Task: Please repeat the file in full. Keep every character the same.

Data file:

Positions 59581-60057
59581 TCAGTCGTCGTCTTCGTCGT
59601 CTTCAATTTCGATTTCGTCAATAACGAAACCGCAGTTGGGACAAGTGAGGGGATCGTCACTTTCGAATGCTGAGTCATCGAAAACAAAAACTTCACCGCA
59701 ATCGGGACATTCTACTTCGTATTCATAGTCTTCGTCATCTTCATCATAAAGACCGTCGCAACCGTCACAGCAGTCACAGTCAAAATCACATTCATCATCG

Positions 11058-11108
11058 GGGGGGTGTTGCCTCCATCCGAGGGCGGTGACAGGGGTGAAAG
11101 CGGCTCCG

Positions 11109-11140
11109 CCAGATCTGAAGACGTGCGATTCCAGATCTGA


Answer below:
Positions 59581-60057
59581 TCAGTCGTCGTCTTCGTCGT
59601 CTTCAATTTCGATTTCGTCAATAACGAAACCGCAGTTGGGACAAGTGAGGGGATCGTCACTTTCGAATGCTGAGTCATCGAAAACAAAAACTTCACCGCA
59701 ATCGGGACATTCTACTTCGTATTCATAGTCTTCGTCATCTTCATCATAAAGACCGTCGCAACCGTCACAGCAGTCACAGTCAAAATCACATTCATCATCG

Positions 11058-11108
11058 GGGGGGTGTTGCCTCCATCCGAGGGCGGTGACAGGGGTGAAAG
11101 CGGCTCCG

Positions 11109-11140
11109 CCAGATCTGAAGACGTGCGATTCCAGATCTGA